Three wagers for multiverse-wide superrationality

In this post, I outline three wagers in favor of the hypothesis that multiverse-wide superrationality (MSR) has action-guiding implications. MSR is based on three core assumptions:

  1. There is a large or infinite universe or multiverse.
  2. Applying an acausal decision theory.
  3. An agent’s actions provide evidence about the actions of other, non-identical agents with different goals in other parts of the universe.

There are three wagers corresponding to these three assumptions. The wagers works only with those value systems that can also benefit from MSR (for instance, with total utilitarianism) (see Oesterheld, 2017, sec. 3.2). I assume such a value system in this post. I am currently working on a longer paper about a wager for (ii), which will discuss the premises for this wager in more detail.

A wager for acausal decision theory and a large universe

If this universe is very large or infinite, then it is likely that there is an identical copy of the part of the universe that is occupied by humans somewhere far-away in space (Tegmark 2003, p. 464). Moreover, there will be vastly many or infinitely many such copies. Hence, for example, if an agent prevents a small amount of suffering on Earth, this will be accompanied by many copies doing the same, resulting in multiple amounts of suffering averted throughout the universe.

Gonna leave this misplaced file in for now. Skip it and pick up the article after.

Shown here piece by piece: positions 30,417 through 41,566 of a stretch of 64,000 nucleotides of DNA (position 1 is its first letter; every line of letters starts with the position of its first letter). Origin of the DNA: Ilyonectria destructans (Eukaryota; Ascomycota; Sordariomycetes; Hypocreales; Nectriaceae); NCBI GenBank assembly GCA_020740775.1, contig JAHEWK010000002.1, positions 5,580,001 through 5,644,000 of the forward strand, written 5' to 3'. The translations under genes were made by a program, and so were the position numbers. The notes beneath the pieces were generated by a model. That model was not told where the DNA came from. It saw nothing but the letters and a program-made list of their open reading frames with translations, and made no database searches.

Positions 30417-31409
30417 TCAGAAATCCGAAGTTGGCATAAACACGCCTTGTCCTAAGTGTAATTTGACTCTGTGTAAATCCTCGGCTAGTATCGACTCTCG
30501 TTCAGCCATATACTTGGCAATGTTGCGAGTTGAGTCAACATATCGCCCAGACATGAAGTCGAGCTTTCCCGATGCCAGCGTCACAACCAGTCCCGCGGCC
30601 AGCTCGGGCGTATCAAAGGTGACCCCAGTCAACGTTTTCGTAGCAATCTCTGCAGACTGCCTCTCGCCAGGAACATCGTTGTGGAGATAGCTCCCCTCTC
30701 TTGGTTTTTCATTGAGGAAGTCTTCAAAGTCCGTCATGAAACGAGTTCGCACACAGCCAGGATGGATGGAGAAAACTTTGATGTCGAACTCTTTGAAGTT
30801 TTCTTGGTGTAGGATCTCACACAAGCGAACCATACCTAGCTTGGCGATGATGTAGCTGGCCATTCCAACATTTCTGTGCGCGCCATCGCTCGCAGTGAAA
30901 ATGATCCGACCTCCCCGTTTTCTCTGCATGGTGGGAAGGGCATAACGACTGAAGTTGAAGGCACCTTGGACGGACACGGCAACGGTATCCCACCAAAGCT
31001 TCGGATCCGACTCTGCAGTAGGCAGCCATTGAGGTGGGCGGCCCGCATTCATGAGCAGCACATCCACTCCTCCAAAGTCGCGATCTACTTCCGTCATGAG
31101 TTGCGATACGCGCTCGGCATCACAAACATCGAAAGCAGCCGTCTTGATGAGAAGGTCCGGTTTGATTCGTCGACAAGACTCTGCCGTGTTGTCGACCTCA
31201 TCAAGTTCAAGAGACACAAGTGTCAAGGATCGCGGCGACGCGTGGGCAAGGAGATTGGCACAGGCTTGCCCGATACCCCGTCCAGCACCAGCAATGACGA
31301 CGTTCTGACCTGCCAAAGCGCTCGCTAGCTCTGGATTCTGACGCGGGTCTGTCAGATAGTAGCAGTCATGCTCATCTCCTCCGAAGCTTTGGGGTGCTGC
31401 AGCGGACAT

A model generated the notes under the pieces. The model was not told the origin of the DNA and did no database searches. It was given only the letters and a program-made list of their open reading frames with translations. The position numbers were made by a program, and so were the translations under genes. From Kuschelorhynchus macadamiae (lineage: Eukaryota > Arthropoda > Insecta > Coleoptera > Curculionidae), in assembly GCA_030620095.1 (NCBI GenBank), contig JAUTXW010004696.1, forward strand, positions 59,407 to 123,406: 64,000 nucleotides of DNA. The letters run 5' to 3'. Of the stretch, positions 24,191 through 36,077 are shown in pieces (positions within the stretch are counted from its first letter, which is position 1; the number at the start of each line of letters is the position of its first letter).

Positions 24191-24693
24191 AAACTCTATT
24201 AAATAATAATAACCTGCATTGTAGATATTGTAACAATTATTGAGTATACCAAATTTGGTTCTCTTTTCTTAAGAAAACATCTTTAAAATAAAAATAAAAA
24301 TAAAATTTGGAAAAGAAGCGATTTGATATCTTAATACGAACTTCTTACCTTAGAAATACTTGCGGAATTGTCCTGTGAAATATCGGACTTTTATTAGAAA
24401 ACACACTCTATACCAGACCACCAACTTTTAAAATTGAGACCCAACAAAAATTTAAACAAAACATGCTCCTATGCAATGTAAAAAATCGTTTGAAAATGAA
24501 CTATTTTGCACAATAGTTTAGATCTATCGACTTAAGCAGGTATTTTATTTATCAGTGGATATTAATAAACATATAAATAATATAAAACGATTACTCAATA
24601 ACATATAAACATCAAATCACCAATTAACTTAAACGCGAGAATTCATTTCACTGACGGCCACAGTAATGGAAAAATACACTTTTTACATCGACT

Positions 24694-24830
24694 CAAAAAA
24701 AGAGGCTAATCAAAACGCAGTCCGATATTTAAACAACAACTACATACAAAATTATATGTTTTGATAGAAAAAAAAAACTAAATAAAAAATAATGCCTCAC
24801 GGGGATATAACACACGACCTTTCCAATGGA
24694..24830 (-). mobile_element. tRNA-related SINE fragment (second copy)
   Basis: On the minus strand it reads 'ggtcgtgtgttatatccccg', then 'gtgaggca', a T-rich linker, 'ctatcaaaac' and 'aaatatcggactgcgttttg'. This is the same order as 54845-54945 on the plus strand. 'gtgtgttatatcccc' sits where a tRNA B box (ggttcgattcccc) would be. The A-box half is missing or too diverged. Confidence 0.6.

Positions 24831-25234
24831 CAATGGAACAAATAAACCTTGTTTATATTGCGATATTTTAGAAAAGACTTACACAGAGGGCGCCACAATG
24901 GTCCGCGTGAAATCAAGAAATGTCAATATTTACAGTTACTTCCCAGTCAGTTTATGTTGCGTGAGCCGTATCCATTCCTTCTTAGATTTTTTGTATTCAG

Assuming causal decision theory (CDT), the impact of an agent’s copies is not taken into account when making decisions—there is an evidential dependence between the agent’s actions and the actions of their copies, but no causal influence. According to evidential decision theory (EDT), on the other hand, an agent should take such dependences into account when evaluating different choices. For EDT, a choice between two actions on Earth is also a choice between the actions of all copies throughout the universe. The same holds for all other acausal decision theories (i.e., decision theories that take such evidential dependences into account): for instance, for the decision theories developed by MIRI researchers (such as functional decision theory (Yudkowsky and Soares, 2017)), and for Poellinger’s variation of CDT (Poellinger, 2013).